I would like to ask if I should expect some different round-trip time (sending some information to the server and recieving a response) when implemented with web sockets (message) compared to a standard HTTP GET. I assume that the web socket is already connected and the DNS is resolved.

As far as I understand it it would be different if GET would consist of multiple roundtrips in the underlying protocol, which I'm not sure of. Otherwise I would expect the same results.


It depends on the initial scenario you are considering.

Example 1: You already have an HTTP 1.1 connection in place in one case and a WebSocket already established in the other case. In this scenario the round trip for both cases will be exactly the same, because in both cases you already have the TCP connection established and no further application-handshake is necessary. (Note: the quantity of data sent for the two cases will be different, but this impacts bandwidth, not latency, that is, round-trip time).

Example 2: You already have an HTTP 1.1 connection in place in one case (because perhaps you just downloaded the last image in your page) and no WebSocket opened in the other case. Well, in this scenario the round-trip time over HTTP will be lower than the round-trip time over WebSocket. The reason is that with HTTP you only need to send a TCP segment and receive a TCP segment (single round trip). With WebSockets you need to set-up the TCP connection and to perform the WS handshake, which involves a few round trips.

  • Not quite. Even though HTTP 1.1 is able to pipeline multiple requests in the same TCP connection, this doesn't mean it has the same latency as a WebSocket connection. There is a ton of processing on both the client and server that happens for every HTTP request response that adds to the latency of HTTP requests. Each HTTP header in the request and response generally has some processing required. For example, just one small example is cookie marshalling and unmarshalling. In WebSockets the "HTTP" header processing only happens on initial connection setup. – kanaka Dec 3 '11 at 23:54
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    @kanaka: That's not fully correct. HTTP 1.1 pipelining is something different. It's a specification for sending multiple GET or POST requests on the socket without waiting for a response before sending the next request. HTTP 1.1 pipelining has never taken off. What I referred to in my explanation was HTTP "keep-alive", which is availbel for both HTTP 1.0 and 1.1 (where it id the default behavior). – Alessandro Alinone Dec 6 '11 at 9:35
  • @kanaka: I don't agree on your processing considerations too, because this shifts the discussion to the optimization of the application layer. You might have a very unoptimized WebSocket server that is slow in processing requests and a super-optimized HTTP Server that is very fast in processing cookies or even ignore them for the purpose of that specific application. – Alessandro Alinone Dec 6 '11 at 9:38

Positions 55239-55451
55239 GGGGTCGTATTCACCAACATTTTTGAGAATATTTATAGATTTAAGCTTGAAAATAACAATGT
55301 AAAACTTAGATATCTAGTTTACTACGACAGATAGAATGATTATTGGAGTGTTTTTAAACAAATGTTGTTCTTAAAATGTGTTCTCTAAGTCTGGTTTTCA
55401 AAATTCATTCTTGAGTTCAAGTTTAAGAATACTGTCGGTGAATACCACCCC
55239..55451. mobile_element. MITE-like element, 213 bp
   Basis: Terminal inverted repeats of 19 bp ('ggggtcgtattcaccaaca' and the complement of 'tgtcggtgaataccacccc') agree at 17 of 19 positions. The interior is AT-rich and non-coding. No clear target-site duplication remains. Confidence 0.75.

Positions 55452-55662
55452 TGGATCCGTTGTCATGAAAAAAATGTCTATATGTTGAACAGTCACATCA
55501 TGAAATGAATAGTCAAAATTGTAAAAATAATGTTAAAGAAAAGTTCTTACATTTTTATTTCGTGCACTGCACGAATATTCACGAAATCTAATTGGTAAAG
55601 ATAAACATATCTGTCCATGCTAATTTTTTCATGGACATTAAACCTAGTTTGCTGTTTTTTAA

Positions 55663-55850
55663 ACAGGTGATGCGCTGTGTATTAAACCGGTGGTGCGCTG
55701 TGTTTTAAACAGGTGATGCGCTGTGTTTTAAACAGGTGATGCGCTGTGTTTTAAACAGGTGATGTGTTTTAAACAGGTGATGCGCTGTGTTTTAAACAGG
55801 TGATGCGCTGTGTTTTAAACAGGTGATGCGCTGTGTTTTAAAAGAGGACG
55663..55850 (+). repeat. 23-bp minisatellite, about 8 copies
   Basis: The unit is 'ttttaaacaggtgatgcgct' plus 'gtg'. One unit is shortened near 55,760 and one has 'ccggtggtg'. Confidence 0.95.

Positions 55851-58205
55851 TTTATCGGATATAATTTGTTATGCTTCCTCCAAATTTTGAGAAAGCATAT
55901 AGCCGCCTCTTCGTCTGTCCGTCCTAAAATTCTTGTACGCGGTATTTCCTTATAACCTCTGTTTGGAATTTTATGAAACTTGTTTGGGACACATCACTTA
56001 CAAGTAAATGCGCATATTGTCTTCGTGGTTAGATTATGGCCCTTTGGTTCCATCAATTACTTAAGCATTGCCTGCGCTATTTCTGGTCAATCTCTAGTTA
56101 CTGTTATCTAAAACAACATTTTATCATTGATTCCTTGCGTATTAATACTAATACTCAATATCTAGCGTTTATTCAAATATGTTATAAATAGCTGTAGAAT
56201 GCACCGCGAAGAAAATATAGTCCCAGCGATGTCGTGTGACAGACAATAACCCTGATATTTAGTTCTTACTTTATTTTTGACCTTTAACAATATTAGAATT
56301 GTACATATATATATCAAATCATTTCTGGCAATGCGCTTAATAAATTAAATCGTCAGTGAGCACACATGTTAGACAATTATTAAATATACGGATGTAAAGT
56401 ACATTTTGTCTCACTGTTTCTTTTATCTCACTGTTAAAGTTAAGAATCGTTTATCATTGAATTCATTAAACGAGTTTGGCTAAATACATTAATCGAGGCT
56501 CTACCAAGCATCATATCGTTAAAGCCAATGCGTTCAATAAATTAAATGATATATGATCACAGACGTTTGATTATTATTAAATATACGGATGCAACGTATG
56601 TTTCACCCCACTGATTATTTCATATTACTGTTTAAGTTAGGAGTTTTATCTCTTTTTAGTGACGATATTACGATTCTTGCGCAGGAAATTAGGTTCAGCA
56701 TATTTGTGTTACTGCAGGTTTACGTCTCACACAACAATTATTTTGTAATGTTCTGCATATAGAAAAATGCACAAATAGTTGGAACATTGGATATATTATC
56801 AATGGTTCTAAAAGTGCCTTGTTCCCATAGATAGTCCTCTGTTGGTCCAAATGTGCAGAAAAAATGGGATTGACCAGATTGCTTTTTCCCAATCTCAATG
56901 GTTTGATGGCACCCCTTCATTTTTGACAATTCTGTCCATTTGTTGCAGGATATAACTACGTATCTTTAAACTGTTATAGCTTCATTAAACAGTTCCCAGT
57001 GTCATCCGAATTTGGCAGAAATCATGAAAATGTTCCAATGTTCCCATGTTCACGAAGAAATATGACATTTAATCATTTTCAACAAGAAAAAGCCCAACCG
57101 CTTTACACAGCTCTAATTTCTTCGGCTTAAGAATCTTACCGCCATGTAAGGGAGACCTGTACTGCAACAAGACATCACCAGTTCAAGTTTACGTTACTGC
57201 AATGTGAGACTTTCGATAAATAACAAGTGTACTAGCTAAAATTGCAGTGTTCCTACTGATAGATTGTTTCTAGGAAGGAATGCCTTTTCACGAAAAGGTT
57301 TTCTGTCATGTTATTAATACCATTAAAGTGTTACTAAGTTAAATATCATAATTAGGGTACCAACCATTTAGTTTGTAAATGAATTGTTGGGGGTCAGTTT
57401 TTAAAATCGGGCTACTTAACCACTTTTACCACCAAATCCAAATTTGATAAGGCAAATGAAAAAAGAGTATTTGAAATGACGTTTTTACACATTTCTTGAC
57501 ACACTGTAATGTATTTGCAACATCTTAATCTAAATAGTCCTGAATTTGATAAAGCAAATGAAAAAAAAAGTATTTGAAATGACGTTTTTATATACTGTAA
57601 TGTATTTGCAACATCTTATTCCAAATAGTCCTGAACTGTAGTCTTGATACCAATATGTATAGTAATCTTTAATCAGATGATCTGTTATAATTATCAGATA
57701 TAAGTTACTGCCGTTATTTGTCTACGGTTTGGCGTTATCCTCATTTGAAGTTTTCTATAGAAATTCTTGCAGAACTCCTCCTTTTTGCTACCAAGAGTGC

• Alessandro: you're right, I was meaning TCP connection re-use that HTTP 1.1 enables. But in practice you can't get away from processing considerations. Just because an theoretical HTTP server might be as low overhead as a WebSockets server, in practice it won't be. And it's not just the server, the client/browser also does far more processing to process HTTP request (XMLHttpRequest) and responses than to generate/process a WebSockets frame and that is true (and will be true) for all popular browsers. – kanaka Dec 7 '11 at 0:05

WebSockets seem to have a lower round trip time. I ran some tests locally and on a remote server, averaging the trip times for 100 requests at a time:

WebSocket:   2.46ms
Ajax:        9.97ms

WebSocket:  93.41ms
Ajax:      183.49ms

The tests were done with Node.js with express and socket.io on the server, and Chrome with socket.io's library on the client. The remote tests were run over a 3G connection.

Update: At home on a much lower-latency connection, the numbers are a bit different:

Websocket:  63.02ms
Ajax:       72.11ms

This suggests that latency has a larger effect on HTTP requests than on WebSocket connections, which is likely because HTTP has to make a couple more round trips to reestablish a connection for each request, as you mentioned.

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    are you sure chrome's aggressive caching didn't affect the result of this test? can you publish the test? – jchook Dec 13 '13 at 2:06
  • Unfortunately, the test was lost over the two years since I wrote it. The method involved sending data to the server and waiting for a response, though, so I don't think it's likely caching could've affected the results. – Joe Friedl Dec 17 '13 at 17:46

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